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Some commons-based peer production efforts are less self-conscious on the part of the users, and emerge more as a function of distributed coordinate behavior, like del.icio.us or Flickr. The critical defining feature of these “enterprises” is that they rely primarily on social information flows, motivations, and relations to organize the group. Individuals self-identify, mostly, for tasks, and through a variety of peer-review mechanisms contributions get recognized by the group and incorporated into what emerges as the collaborative output.

-Yochai Benkler, interview in OpenBusiness (about his book The Wealth of Networks)


As with "Web 2.0" and "synergy," the term "social media" has taken on a buzzword life of its own, and spawned its own mutant bastard already, "social media marketing." As with those other terms, and much Internet jargon, "social media" means different things to different people. Let me quickly review how I've seen it used, then talk about what we mean when we talk about social media.

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Take any classic or interactive medium, add social interaction to it, and you've got social media, whether it takes off or fizzles in a vacuum.

The term social media first got on my radar as a way of generalizing what was going with blogs circa 2002. The combination of blogging with RSS (newsfeeds, feedreaders), sometimes in the same application (as with Dave Winer's Radio Userland software), enabled a call-and-response, many-to-many conversational ecosystem to arise, become a bubble, calve into many smaller overlapping and distinct subcommunities, and so on.

In that scenario, the blog posts were the media, but then as now much blogging involved linking to sources, which themselves might come from the traditional, mainstream media (or MSM, as some of the political bloggers tend to call it) or from other independent voices. For some people online, a transformation began by which they realized they were consuming much of their media (news, gossip, video clips, information) through social intermediaries: reading articles when a more prominent blogger linked to them, discovering media fads and memes by following BoingBoing or many other similar trend tracking sites, tuning in to the blogs and publications of likeminded people and relying on them to filter the vast unfathomable information flow for those valuable nuggets of relevancy.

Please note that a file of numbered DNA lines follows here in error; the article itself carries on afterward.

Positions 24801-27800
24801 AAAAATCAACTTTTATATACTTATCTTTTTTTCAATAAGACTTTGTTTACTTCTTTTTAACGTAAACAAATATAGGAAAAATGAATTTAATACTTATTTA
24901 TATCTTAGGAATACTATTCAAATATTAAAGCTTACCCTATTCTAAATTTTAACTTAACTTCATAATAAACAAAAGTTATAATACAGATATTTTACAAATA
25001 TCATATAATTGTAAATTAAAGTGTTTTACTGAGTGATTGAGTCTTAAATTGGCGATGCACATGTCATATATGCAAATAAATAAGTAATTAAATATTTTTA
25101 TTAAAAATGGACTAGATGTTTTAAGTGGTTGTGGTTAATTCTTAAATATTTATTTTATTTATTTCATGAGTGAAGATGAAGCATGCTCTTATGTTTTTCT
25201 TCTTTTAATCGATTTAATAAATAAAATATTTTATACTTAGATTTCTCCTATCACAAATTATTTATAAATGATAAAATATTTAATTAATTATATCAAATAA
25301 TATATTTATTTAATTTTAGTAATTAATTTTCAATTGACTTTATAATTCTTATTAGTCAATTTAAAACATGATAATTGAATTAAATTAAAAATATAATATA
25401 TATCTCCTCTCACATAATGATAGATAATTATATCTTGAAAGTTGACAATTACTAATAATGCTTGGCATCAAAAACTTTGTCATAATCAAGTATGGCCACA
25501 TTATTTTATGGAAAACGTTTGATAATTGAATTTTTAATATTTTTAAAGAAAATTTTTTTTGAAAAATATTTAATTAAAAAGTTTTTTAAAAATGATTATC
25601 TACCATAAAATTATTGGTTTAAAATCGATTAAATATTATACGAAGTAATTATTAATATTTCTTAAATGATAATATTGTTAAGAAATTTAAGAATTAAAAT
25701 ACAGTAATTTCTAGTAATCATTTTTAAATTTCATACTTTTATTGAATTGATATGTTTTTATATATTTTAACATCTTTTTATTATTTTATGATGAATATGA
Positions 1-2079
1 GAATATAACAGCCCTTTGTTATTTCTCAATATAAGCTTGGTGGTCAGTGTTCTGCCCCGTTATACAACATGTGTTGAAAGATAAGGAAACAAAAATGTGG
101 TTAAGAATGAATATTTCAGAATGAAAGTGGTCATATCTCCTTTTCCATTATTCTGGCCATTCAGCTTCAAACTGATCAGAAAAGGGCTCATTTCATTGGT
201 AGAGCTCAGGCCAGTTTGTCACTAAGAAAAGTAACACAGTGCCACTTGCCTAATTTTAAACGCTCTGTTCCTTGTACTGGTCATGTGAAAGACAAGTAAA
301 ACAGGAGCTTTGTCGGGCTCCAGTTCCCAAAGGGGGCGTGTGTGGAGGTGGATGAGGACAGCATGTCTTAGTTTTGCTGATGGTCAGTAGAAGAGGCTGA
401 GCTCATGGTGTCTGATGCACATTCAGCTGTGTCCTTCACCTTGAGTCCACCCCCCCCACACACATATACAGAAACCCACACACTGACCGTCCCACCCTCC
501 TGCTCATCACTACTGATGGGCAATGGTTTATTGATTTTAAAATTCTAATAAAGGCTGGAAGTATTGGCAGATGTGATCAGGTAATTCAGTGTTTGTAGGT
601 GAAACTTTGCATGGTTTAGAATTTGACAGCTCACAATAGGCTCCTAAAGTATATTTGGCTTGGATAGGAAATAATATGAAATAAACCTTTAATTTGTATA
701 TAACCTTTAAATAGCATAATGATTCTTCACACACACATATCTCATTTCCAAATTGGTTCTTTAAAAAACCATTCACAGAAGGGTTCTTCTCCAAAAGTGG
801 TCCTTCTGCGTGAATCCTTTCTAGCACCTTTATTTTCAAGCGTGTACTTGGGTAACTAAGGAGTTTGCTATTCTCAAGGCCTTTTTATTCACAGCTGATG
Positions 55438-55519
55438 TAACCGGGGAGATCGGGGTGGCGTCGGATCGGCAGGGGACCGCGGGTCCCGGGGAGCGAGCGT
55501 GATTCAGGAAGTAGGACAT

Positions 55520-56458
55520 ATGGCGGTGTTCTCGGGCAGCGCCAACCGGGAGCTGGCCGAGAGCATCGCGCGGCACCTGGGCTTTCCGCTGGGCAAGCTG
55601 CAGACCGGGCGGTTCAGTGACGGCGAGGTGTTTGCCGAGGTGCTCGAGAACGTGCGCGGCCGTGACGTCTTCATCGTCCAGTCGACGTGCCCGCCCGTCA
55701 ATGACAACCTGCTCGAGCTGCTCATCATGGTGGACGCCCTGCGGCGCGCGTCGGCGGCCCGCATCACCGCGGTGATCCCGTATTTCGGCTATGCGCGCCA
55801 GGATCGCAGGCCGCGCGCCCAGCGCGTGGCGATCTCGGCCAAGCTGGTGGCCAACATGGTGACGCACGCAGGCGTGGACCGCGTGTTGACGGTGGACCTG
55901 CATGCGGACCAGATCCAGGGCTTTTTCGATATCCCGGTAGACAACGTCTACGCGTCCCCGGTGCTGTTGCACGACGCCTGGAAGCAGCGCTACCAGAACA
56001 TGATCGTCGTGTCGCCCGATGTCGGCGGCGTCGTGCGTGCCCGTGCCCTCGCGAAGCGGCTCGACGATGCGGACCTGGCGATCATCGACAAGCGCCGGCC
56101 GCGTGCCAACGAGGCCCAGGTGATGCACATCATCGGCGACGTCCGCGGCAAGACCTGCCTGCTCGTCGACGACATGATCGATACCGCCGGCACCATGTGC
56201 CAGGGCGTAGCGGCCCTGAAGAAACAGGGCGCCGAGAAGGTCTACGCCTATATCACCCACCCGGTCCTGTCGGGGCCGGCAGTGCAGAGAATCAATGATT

Along the way the term social media began to stand in for web 2.0 or the social web or social networking or (now) the experiences epitomized by Facebook and Twitter. I called this "the living web" in my last book. Technorati tried branding it as the world live web. The idea is that as the web becomes more social (that's the word we've all converged on), there is an element of it that is read-write, that involved people writing and revising and responding to each other not in a one-to-one or one-to-many fashion, but many-to-many.

The problem with using social media as a generic term for the entire Internet-enabled social context is that the word media, already slippery (does it refer to works of creation, or to finding relevant news/media items, or to public chatter and commentary, or all of these things?), starts to add nothing to the phrase.

Most recently we've seen a proliferation of social media marketing experts and gurus online and their messages range from the sublime (that marketing can truly be turned inside out as a form of customer service and through Cluetrainful engagement with customers as human beings through ordinary conversations and public responsiveness) to the mundane (as in the early days of hte Internet, every local market has its village explainers), to the ridiculous (a glorified version of spam).

The collection of patterns that comprise this book were once labeled "social media patterns," after the social media toolkit that Matt Leacock started at Yahoo!, but as it evolved, it became clear that we were using "social media" to mean "social networking" or "involving the social graph" or just "social," so for clarity's sake, we're using it to refer to "media that is created, filtered, engaged with, and remixed socially."

Here's a similar, but slightly more community-oriented definition of social media from Harjeet Gulati:

Social Media collectively refers to content (in the form of Text (Blogs, Discussion Forums, Wikis), Voice (Podcasts), or Video (YouTube) that is generated by the community of users for consumption within the same community. In this model, the role of Publisher and Consumer of information is delegated to the community at large. The role of the Channel becomes key in this model even as the degree of control that the community exercises over the content that is displayed within the boundaries of a given system varies. Where the term 'media' meant traditional channels like Newspaper, Radio and Television, the advent of the Web in early nineties accelerated the inclusion of the Web as a medium to reach out to others. The content ownership in traditional media continued to be with the 'publishers' of content - the production houses, newspapers, tv channels, and radio stations. Content Owners/Publishers, the Channel and the Consumers were clearly differentiated. As web continued to evolve, the term 'Social Media' has come to dominate the discussion. Social Media encourages a participative, collective model of content creation, distribution and usage and is more representative of the tastes and inclinations of the community at large.

We find it most useful to focus on the social objects (which may be media objects but may also be such things as calendar events) and the activities people can do with them and with each other through our social interfaces.

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